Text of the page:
Memphis never really got a “true” Winter in 2011-2012. Sure, there were a few days when the temperature dropped, and there were some flurries at odd times, but it seems as though the time between Fall (ragweed) and Spring (pollen) allergies was ridiculously short.
As this problem increases (as it has been projected to do in the years to come), so, too, will the discomfort that results from weather-related maladies.
As miserable as some of us are, what with the trees and flowers blooming and turning our vehicles and homes green, some of our pets are having similar issues.
Even an indoor cat or dog is exposed to allergens, in the way of dust being stirred up during Spring cleaning, and even through the simple act of their owner coming in and out of the door repeatedly.
If you’ve noticed any of the following symptoms, your pet may suffer from allergies (most of the symptoms are universal for cats and dogs – for birds, rats, and other animals who identify as being predominantly “prey” creatures, however, there’s a different set of standards, since they’re more likely to hide symptoms as long as possible):
- The first, and most obvious, symptom is sneezing. If your dog or cat sneezes once in a week, it’s likely an isolated incident, but sneezing several times per day can indicate that there’s an inhaled irritant.
- The second symptom is runny or watery eyes. Just like humans, animals have tear ducts, the job of which is to clear out any foreign particles that can irritate the cornea. If you find yourself blotting tears from your animals’ eyes more than once per week, it’s possible that you’ve got airborne allergens, such as dust or pollen, in your home.
- If your pet is indoor/outdoor, or even if you just take your dog on the usual walks, and return to find them scratching at their necks or chewing on their legs, that is an indication of itchy skin; this can be caused either by a contact allergy (some animals are allergic to certain plants, and can even have reactions to grass) or an inhaled allergy (this is similar to what ragweed does to many humans, which is to not only make them sneeze, but make their scalps itch, because of the high concentration of blood vessels in the area).
- In serious cases, wheezing, runny nose, and even coughing may become an issue, especially in the case of a mold allergy. Be sure to keep water bowls clean, and bathrooms clear of mold and mildew.
If you notice these symptoms, there are several steps that should be taken to ensure that your pet does not continue to experience discomfort. Also, severe allergies can lead to upper respiratory infections if left untreated, and those can be dangerous if not treated quickly and properly.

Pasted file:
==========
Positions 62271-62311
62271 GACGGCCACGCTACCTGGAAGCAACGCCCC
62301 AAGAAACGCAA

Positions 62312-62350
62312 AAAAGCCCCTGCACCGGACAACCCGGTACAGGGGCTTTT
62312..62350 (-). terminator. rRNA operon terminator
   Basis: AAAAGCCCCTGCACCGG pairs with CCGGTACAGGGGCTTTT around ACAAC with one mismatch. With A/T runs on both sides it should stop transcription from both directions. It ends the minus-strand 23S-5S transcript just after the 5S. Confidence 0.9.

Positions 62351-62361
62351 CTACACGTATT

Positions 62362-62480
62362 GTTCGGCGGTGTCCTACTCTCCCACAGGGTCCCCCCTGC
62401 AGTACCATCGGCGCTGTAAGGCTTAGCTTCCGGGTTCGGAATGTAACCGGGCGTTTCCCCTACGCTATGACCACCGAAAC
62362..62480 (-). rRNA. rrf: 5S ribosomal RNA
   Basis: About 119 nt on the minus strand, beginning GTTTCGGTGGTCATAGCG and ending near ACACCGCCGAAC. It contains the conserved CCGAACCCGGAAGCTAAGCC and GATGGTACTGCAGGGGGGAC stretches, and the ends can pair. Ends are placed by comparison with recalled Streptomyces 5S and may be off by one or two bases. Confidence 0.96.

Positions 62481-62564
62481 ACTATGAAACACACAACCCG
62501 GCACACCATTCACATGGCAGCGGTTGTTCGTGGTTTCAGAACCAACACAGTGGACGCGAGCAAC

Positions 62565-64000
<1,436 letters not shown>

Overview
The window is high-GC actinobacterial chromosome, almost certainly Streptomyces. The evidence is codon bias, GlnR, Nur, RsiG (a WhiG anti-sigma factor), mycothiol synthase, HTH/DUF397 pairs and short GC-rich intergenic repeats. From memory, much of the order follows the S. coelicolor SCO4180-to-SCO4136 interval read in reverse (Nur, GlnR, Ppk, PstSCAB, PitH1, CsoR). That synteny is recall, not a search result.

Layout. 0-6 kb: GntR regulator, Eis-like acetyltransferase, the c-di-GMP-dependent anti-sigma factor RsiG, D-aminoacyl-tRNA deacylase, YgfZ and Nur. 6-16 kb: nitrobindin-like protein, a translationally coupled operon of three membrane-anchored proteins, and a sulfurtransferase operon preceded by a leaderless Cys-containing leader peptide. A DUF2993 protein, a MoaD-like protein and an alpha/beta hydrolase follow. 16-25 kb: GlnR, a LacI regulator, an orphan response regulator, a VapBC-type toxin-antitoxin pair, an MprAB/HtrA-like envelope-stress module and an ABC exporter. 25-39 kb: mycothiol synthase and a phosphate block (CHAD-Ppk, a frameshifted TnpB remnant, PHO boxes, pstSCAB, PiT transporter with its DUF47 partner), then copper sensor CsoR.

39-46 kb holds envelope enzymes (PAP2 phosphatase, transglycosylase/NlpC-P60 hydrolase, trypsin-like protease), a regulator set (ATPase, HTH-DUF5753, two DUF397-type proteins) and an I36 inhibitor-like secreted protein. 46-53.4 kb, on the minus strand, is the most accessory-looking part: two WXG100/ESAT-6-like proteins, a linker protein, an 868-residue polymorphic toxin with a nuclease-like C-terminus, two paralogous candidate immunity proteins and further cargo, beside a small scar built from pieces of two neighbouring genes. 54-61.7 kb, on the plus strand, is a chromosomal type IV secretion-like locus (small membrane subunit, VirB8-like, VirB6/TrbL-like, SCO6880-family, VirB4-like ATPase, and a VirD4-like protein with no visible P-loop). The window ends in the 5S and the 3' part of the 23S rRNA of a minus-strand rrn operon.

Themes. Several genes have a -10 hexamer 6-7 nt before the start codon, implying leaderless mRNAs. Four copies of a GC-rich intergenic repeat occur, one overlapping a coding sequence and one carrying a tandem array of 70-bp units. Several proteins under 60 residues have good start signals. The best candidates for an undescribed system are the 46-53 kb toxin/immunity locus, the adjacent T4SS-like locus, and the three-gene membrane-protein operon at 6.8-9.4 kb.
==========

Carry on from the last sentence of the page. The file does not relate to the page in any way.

The first step, as with human allergies, is to keep up with your housework. Dust surfaces, working from the top of shelves and your ceiling fan blades down to the floor, and then vaccuum or sweep the floor. Follow sweeping with a quick mop (just to get anything that the dustpan may have missed), and try to do this weekly, in order to keep up with dander, dust, and pollen that may be tracked into the house.
If, after cleaning, your pet doesn’t show signs of improving, there are a couple of things you can try before taking your animal to the vet, but it’s generally a good idea to make sure what’s happening is actually allergies, lest you begin giving your cat or dog Chlorpheniramine (an animal-safe anti-histamine) or Diphenhydramine (Benadryl) and find out later that the problem was actually related to their ears or lungs.
The aforementioned medications have been proven to work well for airborne allergies (when used correctly – ALWAYS read the instructions, and call your veterinarian with any questions), but if your pet is chewing on their skin, parasites (such as fleas and mites, which are also common at this time of year) may also be an issue. Warmer weather can also bring about ringworm infections, so it’s very important to know what you’re dealing with before you attempt to treat it. Remember: your pet may be able to show discomfort, but they can’t tell you exactly what’s wrong, so it’s important to speak with your vet to find out which symptoms are allergies, and which ones might indicate a more serious problem. Your veterinarian has the tools and experience to help you make decisions that can save both time and possibly your pet’s life, should something more serious be occurring.
Vetinfo.com has a page each for dog and cat allergy questions and tips, so that would be a good starting point, should you have any questions.
In general, allergies aren’t a big deal, but they can make life less-than-ideal for both you and your pet, so keeping a close watch and dealing with issues as they arise are your best bet during this time of year.
As the weather warms up, and you spend more time outdoors, make sure you remember that you’re not the only one inhaling that fresh air – your pets are, too, and consideration must be taken as to how their bodies will handle it.
Happy Spring, everyone!